A source for the Winchester Profession?

Look what I found. Googling for the phrase, from the Winchester Profession, “holiness and true happiness are inseparably connected” — or rather I searched for “holiness and happiness are inseparably connected” and I found references predating 1803. It’s not the kind of language you see too often.

Now I have three possible inspirations for the phrase, assuming of course that it wasn’t a product of Walter Ferris, the profession’s chief author.

  • From The Principles of Christianity, by Thomas Bowman, the “vicar of Martham, Norfolk” in 1790. I’m not hopeful this made it to rural Vermont. But he does use the phrase twice. One follows:

    The necessity of holiness is evident from the purpose or decree of God; “He hath chosen us, that we should be holy and without blame before him in love.” Ephes. i. 4. The principal design of God in ordaining any to eternal life, is, that, by holiness, being made meet for an inheritance with the saints in light, they may be for ever happy, to the praise of the glory of his grace. Holiness and happiness are inseparably connected. As then, without holiness no man shall see the Lord, so likewise without holiness no man can be happy.

  • From A description of the work of divine grace on the souls of saved sinners by J. Lawrence “of Bristol” in 1800. I’m a bit more hopeful since there’s something of the sectarian about these pages, and I can easier imagine a book bound from Bristol (in both senses!) reaching Ferris at alia. But I’ve not read the work

    That this change is essential to salvation. For our Lord himself declares, Except a man be born again, be cannot seethe Kingdom of God. He has no native meetness for it, nor any capability of enjoying it; his carnal propensities must be stain, and a spiritual capability to enjoy God and glorify him, must be imparted to him. Without this, no man can enjoy true happiness, cither in the present life, or the life to come; for holiness and happiness are inseperably connected, nor can they be parted ; for a God of unspotted purity and holiness can have no communion with impurity and sin, nor impure sinners with a God of spotless purity. Therefore, in order that his own children may be brought to that happiness to which they are appointed, it is essentially necessary that they be born from from above; for it is this which constitutes their meetness for glory. Consequently, all who go to heaven are prepared for it by this heavenly birth, in the present life; none can go there without it.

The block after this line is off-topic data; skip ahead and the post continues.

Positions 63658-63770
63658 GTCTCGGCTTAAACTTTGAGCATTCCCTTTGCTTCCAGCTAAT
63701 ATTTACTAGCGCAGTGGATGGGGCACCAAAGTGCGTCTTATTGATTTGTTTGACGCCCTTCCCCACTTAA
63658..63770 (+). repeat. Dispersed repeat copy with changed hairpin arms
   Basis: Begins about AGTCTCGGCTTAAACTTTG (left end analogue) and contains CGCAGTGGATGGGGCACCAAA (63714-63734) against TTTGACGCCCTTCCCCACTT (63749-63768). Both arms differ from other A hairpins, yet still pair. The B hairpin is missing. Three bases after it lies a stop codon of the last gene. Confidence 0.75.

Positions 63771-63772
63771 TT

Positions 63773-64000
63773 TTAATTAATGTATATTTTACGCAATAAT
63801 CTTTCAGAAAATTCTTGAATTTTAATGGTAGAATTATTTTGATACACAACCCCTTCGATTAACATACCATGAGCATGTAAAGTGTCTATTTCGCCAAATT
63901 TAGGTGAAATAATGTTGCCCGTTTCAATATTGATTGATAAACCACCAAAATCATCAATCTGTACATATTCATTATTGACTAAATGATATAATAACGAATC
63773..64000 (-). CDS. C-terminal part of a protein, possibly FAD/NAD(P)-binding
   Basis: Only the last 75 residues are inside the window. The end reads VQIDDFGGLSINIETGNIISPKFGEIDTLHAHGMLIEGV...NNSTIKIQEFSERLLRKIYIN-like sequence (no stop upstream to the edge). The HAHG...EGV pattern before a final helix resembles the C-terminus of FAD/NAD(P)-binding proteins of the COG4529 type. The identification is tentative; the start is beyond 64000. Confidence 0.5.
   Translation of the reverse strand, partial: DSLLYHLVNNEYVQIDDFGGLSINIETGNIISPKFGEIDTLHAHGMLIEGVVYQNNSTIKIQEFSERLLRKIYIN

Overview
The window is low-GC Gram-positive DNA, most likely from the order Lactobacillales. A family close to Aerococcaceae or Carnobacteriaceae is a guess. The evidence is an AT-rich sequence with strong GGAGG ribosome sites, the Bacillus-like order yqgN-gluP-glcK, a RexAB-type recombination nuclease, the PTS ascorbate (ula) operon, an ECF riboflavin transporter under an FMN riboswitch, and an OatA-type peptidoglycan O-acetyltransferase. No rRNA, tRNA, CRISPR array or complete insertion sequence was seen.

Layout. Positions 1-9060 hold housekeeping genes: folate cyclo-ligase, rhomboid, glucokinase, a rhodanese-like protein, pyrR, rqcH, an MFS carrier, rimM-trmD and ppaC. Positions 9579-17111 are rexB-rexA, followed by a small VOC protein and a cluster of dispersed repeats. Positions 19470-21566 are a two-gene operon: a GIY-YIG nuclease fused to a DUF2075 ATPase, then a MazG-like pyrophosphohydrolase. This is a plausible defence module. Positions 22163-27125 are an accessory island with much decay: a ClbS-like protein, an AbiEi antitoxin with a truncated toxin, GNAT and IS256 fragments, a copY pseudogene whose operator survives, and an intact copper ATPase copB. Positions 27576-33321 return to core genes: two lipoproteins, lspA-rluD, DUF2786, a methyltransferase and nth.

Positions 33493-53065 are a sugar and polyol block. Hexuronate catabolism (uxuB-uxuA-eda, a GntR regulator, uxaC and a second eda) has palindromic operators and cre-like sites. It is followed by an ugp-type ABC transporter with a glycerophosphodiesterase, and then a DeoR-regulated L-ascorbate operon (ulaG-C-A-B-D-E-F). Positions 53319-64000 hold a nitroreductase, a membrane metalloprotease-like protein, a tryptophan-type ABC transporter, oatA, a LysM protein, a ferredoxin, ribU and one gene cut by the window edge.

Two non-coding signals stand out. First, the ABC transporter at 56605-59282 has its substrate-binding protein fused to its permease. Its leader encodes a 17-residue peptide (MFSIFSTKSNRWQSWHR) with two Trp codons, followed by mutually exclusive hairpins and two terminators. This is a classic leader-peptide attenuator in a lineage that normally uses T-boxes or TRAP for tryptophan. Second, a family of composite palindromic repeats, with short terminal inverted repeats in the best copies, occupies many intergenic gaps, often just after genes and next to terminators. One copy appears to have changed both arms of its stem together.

• From the Sacramental Catechism of John Willison (d. 1750) and in print at least as late as 1790, as one of many answers to the following:

    Q. When is our conversation suited to the principles of our profession?
    A. When we distinctly know them, firmly believe them, openly prosess them, stedfastly adhere to them, and have our practice corresponding to our profession, particularly, when we live and walk as those who fixedly believe.

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